There is evidence that involuntary housing instability may undermine health and well-being. For women who have experienced intimate partner violence (IPV), achieving stability is likely as important for other groups, but can be challenging. Through our analysis of 41 interviews with women who have experienced low income and IPV, we argue that definitions of housing stability are multifaceted and for many centred on a shared understanding of the importance of creating an environment of “home”. We found that obtaining housing that satisfied material needs was important to women. However, in asking women to define what housing stability meant to them, we found that other factors related to ontological security and the home, such as safety, community, and comfort, contributed to women’s experiences of stability. Through our discussion of the importance these women placed on establishing stable homes, we argue that future research on women’s experiences with housing stability and IPV should include definitions of stability that capture both material security and women’s experiences with building emotionally stable homes.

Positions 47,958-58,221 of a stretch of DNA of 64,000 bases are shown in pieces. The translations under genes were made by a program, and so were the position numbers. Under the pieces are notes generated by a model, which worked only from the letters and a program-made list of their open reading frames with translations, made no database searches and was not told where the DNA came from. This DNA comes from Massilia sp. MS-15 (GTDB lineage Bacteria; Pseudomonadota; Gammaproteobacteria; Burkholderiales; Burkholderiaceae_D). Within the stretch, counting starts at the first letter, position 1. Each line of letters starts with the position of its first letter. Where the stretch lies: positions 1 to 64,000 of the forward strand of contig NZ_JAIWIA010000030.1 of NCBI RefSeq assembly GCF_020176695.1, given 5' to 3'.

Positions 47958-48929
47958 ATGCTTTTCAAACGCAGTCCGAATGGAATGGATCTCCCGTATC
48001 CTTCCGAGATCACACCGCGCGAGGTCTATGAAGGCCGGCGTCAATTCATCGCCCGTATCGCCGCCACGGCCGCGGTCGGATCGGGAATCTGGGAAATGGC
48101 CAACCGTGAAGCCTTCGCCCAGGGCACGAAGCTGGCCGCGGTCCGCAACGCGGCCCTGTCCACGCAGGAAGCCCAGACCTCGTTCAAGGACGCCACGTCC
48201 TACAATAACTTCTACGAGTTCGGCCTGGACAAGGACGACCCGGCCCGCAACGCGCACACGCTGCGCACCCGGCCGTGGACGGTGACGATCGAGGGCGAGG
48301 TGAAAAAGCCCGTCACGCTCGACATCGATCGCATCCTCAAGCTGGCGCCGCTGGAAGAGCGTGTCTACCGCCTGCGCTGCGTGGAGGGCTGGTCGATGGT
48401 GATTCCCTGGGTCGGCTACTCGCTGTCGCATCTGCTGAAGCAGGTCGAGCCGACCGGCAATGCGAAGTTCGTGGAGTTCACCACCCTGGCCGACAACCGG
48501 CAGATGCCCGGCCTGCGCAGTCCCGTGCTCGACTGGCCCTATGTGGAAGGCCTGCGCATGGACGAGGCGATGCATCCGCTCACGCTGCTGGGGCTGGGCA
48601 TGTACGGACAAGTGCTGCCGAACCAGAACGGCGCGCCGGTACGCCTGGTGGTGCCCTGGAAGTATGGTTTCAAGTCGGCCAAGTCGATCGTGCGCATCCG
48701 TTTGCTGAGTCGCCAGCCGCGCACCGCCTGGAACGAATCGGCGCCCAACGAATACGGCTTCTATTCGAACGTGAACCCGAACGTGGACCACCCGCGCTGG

Canadian Observatory on Homelessness
The Canadian Observatory on Homelessness is the largest national research institute devoted to homelessness in Canada. The COH is the curator of the Homeless Hub.
- About HomelessnessHomelessness 101TopicsTeacher ResourcesGallery
- Doing Research
- Community ProfilesOntario
- SolutionsPreventionEnding HomelessnessAccommodations & SupportsSystems Integration
- About Us
The Canadian Observatory on Homelessness is the largest national research institute devoted to homelessness in Canada. The COH is the curator of the Homeless Hub.Canadian Observatory on Homelessness